The Texas Chainsaw Massacre (2003)

As the only official remake, what can this film bring to the franchise which we haven’t already seen?

When a young woman kills herself, a group of friends contact the local Sheriff but once they start to go missing it seems he isn’t too happy to help them.

This film was made in 2003, almost thirty years after the original ,and whereas that film revelled in interesting characters and truly disturbing events, this film uses general horror conventions to create a quick scare. Repeated use of shadows walking in front of the camera is used early on to generate interest, while excessive gore is brought into the fray with a man being hung on a meat hook and a leg being sawn off. Unfortunately, none of this helps create genuine terror but instead the gore results in a good deal of shock and disgust; as a slasher franchise this side of the horror genre is important but a scare should still be placed as equally important which it fails to deliver.

The film only picks up interest and pace when Sheriff Hoyt enters the picture as a bullying law enforcer. His enigmatic intentions keep the film entertaining with him constantly shouting abuse at the traumatised group while wrapping a dead body in cellophane wrap and forcing them to put guns in their mouths. However, Hoyt almost disappears as a character when surrounded by the cannibal family, with every character becoming one and the same with no charisma or entertaining dialogue to entertain or create an atmosphere. Making Hoyt a brave lead character throughout would have been a bold move away from the franchises heritage, while also providing this reinvention a strong backbone to build from.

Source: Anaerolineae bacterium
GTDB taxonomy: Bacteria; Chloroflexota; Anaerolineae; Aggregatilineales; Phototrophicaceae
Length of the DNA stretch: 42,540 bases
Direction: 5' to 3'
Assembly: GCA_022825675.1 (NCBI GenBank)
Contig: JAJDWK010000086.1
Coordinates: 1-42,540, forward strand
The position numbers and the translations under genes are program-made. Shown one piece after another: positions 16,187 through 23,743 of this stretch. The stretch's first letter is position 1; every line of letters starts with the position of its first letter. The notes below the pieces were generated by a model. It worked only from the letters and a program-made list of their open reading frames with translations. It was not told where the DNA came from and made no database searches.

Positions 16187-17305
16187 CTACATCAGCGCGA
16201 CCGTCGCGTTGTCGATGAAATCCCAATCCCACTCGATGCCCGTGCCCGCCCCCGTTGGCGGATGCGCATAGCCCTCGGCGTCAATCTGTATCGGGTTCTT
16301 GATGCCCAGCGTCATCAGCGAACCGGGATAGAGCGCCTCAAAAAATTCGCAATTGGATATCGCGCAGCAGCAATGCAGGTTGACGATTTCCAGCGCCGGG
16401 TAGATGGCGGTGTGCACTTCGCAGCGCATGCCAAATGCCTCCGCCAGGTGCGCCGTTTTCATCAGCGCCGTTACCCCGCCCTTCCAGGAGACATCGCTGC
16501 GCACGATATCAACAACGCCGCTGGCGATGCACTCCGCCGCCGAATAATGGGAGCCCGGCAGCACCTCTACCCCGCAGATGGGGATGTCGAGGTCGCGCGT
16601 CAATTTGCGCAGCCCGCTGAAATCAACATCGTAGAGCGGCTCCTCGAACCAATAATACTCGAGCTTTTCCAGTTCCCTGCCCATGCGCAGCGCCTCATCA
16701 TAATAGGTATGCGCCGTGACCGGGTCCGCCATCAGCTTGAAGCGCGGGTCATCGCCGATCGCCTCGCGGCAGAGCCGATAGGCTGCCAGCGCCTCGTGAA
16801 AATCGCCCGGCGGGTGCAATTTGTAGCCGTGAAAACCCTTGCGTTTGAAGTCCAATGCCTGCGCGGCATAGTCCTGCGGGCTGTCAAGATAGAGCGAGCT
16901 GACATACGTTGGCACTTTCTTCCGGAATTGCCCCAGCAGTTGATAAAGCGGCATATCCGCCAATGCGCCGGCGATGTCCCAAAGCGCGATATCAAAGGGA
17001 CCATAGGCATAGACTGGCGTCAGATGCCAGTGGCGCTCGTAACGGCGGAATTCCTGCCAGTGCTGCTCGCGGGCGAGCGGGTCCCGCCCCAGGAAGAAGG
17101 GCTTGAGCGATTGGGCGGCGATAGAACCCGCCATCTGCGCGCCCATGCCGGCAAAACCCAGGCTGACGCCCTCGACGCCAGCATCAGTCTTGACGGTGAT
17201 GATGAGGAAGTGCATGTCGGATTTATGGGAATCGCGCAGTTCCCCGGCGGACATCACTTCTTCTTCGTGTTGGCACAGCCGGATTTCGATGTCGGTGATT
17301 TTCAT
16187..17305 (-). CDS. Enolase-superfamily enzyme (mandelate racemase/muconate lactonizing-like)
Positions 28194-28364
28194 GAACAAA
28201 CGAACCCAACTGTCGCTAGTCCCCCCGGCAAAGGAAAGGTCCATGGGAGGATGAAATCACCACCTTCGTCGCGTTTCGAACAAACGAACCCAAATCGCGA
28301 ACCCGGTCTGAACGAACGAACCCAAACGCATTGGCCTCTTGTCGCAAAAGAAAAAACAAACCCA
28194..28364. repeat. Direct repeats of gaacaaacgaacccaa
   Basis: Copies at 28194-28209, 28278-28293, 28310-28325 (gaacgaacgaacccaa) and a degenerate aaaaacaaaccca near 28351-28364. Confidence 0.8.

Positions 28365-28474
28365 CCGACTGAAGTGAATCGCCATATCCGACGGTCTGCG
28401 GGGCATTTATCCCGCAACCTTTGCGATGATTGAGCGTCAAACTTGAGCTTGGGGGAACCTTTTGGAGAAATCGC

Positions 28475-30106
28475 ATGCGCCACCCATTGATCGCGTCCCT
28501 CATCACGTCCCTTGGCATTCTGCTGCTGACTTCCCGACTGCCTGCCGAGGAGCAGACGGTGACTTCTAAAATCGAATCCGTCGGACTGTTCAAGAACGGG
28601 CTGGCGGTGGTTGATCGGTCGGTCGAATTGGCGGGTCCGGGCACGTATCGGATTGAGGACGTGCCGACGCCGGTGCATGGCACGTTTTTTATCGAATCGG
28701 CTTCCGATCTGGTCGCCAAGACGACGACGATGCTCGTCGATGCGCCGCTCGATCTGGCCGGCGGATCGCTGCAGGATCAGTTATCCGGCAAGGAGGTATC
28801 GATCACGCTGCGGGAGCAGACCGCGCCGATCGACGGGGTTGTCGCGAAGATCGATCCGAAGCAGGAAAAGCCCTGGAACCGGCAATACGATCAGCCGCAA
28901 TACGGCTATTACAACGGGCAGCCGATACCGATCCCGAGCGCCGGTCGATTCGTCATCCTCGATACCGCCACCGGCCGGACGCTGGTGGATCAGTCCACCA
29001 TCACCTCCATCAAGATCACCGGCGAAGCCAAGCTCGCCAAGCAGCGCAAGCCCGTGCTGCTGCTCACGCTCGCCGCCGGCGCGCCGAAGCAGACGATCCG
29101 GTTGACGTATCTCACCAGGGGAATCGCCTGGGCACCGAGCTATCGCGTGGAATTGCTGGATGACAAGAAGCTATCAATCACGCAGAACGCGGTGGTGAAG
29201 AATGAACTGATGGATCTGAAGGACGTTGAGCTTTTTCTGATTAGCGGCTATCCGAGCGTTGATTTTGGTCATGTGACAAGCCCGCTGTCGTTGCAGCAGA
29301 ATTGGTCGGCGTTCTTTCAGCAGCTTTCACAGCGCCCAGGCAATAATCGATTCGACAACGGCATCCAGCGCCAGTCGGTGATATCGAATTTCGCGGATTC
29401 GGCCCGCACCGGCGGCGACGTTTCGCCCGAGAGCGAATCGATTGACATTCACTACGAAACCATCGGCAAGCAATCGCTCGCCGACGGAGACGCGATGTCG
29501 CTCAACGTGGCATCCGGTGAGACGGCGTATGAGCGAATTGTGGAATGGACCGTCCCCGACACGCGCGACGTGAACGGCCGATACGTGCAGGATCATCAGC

The filmmakers obviously thought Leatherface was enough to peak interest once the group arrives at the cannibal household, but he largely fails to create much of an impression being used more as a tool than a character as he energetically chases after victims with chainsaw in hand. The only interest comes when Leatherface is seen wearing the face of a woman’s long term partner, but whereas these faces have added more to his personality previously, this film fails to recognise him as having a personality. The angry growl face he wears is a perfect example of this using an image instead of a person to convey character.

The Texas Chainsaw Massacre unfortunately fails to build on the strong original and the now large back catalogue of films; it weakens these foundations by using stereotypical horror conventions and fails largely to establish truly terrifying horror characters.


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